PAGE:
Drugs: A Global Business

Drugs: A Global Business
Posted by FoM on June 07, 2000 at 20:05:51 PT
By Philip Fiske 
Source: BBC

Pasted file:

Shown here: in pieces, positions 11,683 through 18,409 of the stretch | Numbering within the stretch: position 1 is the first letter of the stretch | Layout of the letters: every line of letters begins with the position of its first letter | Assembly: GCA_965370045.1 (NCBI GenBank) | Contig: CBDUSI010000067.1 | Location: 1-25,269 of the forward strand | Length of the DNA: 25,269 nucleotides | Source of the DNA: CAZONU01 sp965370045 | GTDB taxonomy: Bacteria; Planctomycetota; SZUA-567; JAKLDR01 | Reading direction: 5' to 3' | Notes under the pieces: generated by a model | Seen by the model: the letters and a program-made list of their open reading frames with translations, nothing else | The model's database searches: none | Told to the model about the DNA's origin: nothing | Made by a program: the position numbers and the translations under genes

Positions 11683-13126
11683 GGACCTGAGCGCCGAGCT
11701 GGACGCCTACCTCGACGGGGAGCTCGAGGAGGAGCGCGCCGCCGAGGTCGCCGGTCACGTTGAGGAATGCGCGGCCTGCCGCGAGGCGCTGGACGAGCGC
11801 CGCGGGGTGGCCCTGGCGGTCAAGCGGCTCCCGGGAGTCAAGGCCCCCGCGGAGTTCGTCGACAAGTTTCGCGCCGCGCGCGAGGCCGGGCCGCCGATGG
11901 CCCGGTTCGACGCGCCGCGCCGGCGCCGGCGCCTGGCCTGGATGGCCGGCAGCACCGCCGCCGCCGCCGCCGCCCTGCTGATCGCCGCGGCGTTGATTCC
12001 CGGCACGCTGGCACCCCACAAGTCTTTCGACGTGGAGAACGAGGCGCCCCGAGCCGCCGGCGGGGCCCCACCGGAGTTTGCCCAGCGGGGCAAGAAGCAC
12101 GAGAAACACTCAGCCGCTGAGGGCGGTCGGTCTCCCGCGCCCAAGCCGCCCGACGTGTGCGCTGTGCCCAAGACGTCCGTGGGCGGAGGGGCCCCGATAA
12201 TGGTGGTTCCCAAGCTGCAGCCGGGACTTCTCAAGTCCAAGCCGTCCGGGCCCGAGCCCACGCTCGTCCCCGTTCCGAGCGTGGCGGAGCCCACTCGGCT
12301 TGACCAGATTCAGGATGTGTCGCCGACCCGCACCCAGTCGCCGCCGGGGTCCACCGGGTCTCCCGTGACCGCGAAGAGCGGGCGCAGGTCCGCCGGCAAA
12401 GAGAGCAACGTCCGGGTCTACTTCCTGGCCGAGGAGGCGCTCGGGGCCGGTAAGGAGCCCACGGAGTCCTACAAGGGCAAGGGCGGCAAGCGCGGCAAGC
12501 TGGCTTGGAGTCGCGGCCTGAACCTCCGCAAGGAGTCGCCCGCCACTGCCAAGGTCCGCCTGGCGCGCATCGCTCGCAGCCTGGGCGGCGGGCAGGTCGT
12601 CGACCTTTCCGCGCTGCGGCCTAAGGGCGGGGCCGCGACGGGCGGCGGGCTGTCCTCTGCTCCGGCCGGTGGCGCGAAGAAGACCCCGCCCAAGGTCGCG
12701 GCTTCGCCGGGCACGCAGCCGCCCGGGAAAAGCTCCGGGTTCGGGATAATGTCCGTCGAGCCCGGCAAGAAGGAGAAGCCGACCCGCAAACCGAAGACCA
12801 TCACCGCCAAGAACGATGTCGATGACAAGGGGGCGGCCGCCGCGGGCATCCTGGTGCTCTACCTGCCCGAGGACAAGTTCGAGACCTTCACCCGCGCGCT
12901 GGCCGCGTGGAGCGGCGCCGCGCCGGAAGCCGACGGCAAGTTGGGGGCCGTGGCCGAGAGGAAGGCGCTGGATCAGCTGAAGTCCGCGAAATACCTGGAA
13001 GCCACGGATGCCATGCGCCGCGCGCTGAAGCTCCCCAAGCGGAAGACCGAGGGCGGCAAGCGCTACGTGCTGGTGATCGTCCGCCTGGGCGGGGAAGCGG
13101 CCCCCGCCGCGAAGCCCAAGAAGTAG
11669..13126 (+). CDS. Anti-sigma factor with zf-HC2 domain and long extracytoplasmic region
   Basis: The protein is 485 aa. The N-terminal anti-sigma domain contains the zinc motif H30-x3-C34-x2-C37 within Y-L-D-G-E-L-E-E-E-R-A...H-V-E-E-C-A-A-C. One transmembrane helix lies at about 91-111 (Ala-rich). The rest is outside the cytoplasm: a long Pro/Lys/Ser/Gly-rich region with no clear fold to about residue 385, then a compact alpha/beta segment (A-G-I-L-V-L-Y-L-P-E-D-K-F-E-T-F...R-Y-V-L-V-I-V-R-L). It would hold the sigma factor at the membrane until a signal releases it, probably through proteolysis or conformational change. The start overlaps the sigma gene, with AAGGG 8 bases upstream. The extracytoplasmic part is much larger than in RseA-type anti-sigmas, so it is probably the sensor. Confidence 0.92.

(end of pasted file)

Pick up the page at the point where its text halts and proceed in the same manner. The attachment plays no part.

Cupping a match in his hands, Sergeant Joe Ferrera of the Trinidadian police stoops to light the base of an unconventional bonfire. The kindling takes, and after a few seconds he steps back - a broad grin on his face - to admire his work. With impressive nonchalance, he has just set alight about $1 million worth of finest Trinidadian marijiuana crop.